Sasser, Charles W. Raider; the true story of the legendary soldier who performed more POW raids than any other American in history – Brief Article – Young Adult Review

Sasser, Charles W. Raider; the true story of the legendary soldier who performed more POW raids than any other American in history – Brief Article – Young Adult Review – Book Review

John E. Boyd

St. Martin’s. 319p. illus. c2002. 0-312-98249-6. $6.99.

This book will appeal to YAs who are considering the military as a career, students of war, and fans of true-life adventure. The writing flows smoothly (readability checks indicate a fairly constant eighth-grade level). Be warned: there are some historically questionable statements and at least one glaring error, in reference to where the Japanese landed in the Philippines on December 8, 1941. If readers overlook these glitches, they will find the adventures of Sergeant Major Galen Kittleson to be exciting reading. He holds the distinction of being on more raids to free POWs than any other soldier in US history.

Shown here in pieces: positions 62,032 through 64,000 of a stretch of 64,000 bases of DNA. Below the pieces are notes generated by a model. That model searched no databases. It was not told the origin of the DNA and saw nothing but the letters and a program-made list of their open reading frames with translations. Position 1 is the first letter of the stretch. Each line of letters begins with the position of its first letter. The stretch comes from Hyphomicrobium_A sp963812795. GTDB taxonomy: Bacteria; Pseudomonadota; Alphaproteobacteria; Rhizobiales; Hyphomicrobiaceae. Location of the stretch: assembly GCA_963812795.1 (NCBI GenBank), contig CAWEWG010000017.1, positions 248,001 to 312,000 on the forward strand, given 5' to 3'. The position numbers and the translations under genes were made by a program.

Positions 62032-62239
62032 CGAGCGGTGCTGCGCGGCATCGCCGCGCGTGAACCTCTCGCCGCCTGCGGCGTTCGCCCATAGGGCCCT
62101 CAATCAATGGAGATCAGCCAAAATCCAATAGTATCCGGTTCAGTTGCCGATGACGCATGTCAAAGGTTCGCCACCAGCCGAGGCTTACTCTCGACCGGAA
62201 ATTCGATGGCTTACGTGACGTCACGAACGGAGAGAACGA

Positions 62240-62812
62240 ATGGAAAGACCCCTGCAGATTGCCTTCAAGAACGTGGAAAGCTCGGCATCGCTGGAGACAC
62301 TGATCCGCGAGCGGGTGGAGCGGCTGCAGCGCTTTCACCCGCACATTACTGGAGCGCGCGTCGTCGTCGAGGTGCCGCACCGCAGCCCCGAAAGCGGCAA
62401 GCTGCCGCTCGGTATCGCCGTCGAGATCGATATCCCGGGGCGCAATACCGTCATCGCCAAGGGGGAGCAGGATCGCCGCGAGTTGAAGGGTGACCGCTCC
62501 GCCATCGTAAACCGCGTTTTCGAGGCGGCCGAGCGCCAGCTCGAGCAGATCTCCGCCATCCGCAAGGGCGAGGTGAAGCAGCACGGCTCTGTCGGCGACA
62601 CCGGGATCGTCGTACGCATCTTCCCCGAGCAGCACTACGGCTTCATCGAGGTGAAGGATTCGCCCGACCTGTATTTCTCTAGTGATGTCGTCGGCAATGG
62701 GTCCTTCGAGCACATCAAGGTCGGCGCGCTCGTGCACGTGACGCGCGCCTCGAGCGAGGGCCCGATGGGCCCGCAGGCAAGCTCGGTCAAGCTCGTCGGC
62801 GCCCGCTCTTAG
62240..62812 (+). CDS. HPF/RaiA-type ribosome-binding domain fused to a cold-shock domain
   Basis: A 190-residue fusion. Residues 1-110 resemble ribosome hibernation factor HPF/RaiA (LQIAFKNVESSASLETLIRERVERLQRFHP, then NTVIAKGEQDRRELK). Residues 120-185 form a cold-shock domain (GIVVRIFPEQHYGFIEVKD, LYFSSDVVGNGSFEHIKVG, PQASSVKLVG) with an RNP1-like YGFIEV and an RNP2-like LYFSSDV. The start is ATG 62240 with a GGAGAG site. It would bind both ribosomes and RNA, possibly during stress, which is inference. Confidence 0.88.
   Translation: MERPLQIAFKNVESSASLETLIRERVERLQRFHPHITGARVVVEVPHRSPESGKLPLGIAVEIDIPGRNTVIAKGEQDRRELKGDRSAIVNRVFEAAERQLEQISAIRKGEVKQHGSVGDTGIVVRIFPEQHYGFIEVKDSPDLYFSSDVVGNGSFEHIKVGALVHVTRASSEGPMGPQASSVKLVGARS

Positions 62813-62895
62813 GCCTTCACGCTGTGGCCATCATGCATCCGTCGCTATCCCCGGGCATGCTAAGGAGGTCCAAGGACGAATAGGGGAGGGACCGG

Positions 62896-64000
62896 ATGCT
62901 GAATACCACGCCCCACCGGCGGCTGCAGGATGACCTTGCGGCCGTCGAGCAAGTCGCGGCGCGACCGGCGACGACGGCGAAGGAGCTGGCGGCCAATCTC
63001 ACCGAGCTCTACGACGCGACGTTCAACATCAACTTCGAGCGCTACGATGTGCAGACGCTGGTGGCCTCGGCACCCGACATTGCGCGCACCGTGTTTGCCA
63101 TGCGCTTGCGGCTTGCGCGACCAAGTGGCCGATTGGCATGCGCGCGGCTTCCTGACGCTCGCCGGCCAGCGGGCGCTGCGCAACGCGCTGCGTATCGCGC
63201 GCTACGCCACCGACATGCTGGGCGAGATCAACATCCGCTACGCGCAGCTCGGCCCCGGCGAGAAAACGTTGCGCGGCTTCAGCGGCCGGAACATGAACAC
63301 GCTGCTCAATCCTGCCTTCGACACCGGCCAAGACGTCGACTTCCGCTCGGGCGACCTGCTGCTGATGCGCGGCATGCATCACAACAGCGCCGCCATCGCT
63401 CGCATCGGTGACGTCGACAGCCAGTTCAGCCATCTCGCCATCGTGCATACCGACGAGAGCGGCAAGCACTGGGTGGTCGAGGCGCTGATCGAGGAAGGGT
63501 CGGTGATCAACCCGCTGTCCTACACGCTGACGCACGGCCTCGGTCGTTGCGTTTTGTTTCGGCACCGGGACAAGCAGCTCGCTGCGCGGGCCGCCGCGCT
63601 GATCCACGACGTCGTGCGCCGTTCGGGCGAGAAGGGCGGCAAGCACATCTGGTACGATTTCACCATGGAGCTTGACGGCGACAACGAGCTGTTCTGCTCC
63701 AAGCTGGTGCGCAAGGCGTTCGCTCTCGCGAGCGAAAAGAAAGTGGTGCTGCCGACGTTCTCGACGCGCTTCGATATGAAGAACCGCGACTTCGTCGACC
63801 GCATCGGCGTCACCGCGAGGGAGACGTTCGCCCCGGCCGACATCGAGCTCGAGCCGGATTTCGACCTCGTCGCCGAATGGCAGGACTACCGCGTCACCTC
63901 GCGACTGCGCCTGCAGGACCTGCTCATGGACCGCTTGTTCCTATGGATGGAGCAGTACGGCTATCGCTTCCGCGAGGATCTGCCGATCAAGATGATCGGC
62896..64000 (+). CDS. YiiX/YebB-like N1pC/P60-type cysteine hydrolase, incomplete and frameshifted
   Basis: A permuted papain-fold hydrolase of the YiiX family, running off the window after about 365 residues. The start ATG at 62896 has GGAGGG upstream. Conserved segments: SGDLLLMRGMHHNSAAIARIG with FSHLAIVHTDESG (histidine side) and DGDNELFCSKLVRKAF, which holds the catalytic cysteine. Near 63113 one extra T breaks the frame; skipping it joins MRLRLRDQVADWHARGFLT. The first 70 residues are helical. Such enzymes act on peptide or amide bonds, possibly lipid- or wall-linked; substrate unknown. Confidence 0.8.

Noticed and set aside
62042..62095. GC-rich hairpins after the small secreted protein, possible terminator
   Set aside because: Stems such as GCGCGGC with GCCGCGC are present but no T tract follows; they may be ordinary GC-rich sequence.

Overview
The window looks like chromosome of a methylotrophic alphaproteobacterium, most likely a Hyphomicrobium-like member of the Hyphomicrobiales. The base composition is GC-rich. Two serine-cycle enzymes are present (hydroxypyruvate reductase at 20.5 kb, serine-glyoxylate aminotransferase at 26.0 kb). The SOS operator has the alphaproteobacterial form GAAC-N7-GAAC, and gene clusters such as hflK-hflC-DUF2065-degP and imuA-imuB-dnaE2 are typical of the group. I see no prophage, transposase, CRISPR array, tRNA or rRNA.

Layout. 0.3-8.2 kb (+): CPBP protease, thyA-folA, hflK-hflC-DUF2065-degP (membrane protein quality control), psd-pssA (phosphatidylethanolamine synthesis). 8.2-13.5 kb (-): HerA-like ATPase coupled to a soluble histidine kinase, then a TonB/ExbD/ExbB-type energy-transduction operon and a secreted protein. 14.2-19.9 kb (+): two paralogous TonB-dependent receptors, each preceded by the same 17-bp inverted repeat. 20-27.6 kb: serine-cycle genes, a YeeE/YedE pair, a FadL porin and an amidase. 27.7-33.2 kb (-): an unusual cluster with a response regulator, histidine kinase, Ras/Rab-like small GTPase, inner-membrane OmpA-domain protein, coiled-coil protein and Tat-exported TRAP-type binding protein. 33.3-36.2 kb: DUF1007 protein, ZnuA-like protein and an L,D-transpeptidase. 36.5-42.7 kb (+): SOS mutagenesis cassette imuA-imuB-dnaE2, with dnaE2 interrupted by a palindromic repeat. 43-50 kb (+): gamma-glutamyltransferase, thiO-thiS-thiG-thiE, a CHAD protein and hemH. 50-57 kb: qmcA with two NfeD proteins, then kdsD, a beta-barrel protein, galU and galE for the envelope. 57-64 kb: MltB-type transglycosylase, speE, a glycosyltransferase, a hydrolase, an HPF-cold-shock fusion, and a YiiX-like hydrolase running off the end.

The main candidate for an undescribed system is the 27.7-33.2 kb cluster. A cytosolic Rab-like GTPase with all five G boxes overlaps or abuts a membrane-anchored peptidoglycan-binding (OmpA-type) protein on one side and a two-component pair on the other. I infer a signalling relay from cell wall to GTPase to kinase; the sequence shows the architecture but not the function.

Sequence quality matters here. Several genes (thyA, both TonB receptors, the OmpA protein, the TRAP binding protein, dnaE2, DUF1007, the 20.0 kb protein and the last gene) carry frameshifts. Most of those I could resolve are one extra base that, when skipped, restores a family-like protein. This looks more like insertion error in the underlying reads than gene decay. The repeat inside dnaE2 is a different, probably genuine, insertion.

The book is divided into two parts. In Part I Sasser begins with Galen Kittleson’s background as an Iowa farm boy. He follows “Kit” Kittleson’s military pathway that eventually led to membership into the famed Alamo Scouts. The author reports on his combat experiences, including participation in two POW rescue missions. The more well known of these raids is the 1945 liberation of 500 starving survivors of the Bataan Death March. They had been held in the Cabanatuan POW camp in the Philippine Islands since 1942. The author provides background information on the need for the mission and its impact on the Philippine people.

Part II picks up 20 years later. Now Kittleson is referred to as “Pappy.” Again, he went on rescue missions to free POWs, the most notable being the raid on Son Tey. Although no prisoners were freed, the raid raised the morale of American POWs and forced the North Vietnamese to move all their prisoners at the “Hanoi Hilton.”

Photographs personalize the story but there are no maps or diagrams. Although the editing might be a little shaky, the story is a good one. Prof. John E. Boyd, Jenkintown, PA

COPYRIGHT 2003 Kliatt

COPYRIGHT 2004 Gale Group